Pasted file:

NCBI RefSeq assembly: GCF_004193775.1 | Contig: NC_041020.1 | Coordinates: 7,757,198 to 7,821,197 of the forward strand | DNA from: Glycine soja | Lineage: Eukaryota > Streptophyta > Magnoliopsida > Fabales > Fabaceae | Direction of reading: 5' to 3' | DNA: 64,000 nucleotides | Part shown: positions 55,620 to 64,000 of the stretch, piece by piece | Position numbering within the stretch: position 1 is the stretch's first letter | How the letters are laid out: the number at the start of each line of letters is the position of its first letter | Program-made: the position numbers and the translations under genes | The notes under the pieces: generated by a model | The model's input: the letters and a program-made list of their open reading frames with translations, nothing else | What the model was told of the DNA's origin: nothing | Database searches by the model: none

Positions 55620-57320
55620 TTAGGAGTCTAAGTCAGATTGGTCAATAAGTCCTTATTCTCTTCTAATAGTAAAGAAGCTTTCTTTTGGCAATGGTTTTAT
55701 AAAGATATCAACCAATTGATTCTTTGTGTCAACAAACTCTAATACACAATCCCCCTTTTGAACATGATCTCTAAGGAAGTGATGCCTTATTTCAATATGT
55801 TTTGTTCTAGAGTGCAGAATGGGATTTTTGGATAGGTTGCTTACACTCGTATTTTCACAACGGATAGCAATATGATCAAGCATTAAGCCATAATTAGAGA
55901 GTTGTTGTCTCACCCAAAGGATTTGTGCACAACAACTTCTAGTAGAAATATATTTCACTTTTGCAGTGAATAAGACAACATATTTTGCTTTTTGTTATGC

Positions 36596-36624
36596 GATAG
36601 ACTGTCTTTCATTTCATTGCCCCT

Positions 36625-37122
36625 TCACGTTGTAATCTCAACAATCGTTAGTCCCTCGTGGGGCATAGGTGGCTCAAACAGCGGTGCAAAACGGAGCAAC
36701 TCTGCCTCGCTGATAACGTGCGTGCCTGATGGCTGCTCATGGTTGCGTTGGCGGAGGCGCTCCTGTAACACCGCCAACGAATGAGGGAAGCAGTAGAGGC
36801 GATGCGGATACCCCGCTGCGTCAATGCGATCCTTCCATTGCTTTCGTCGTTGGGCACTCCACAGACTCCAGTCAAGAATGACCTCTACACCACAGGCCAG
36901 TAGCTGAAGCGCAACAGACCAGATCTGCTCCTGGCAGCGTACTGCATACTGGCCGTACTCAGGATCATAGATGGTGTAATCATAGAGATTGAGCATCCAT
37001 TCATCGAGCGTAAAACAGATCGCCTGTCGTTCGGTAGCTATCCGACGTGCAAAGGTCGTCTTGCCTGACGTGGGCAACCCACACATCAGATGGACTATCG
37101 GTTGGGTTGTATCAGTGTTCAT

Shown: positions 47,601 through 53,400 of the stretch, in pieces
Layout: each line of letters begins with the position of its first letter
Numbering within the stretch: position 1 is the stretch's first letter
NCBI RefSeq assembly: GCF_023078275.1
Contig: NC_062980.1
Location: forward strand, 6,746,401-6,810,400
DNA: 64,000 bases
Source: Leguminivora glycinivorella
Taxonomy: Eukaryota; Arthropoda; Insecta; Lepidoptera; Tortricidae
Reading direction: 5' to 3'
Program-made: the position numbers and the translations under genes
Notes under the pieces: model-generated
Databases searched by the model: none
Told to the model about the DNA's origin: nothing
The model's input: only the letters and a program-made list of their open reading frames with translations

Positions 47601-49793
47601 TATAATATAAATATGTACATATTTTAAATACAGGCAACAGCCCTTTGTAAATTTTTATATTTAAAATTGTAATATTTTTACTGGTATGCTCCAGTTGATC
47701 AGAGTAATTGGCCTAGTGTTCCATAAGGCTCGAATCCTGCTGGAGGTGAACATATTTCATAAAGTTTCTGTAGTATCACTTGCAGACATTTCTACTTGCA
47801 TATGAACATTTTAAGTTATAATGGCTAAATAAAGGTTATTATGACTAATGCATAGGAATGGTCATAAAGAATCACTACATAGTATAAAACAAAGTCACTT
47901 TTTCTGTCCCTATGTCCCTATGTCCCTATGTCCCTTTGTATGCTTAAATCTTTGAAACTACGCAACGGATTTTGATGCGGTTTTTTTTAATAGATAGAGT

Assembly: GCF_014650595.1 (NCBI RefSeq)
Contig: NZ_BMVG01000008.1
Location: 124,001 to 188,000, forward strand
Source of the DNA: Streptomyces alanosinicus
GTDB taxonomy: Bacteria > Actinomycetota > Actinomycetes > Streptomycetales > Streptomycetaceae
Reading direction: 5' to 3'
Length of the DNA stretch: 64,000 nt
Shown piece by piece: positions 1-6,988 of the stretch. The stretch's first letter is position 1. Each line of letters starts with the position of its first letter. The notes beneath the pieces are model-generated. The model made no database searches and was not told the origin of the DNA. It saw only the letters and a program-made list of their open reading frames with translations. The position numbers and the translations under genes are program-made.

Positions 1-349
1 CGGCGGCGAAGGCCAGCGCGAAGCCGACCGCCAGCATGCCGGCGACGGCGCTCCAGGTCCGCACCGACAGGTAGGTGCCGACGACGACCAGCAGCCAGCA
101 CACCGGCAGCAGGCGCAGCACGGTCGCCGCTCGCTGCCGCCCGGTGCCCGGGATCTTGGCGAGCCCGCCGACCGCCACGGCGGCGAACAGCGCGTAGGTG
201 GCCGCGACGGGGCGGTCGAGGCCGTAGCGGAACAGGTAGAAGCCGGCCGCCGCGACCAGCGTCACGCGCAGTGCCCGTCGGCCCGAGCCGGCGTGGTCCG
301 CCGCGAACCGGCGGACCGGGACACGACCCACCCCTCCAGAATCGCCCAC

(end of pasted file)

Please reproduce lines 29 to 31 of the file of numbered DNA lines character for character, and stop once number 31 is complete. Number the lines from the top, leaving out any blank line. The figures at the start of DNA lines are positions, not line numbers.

Databases searched by the model: none
Told to the model about the DNA's origin: nothing
The model's input: only the letters and a program-made list of their open reading frames with translations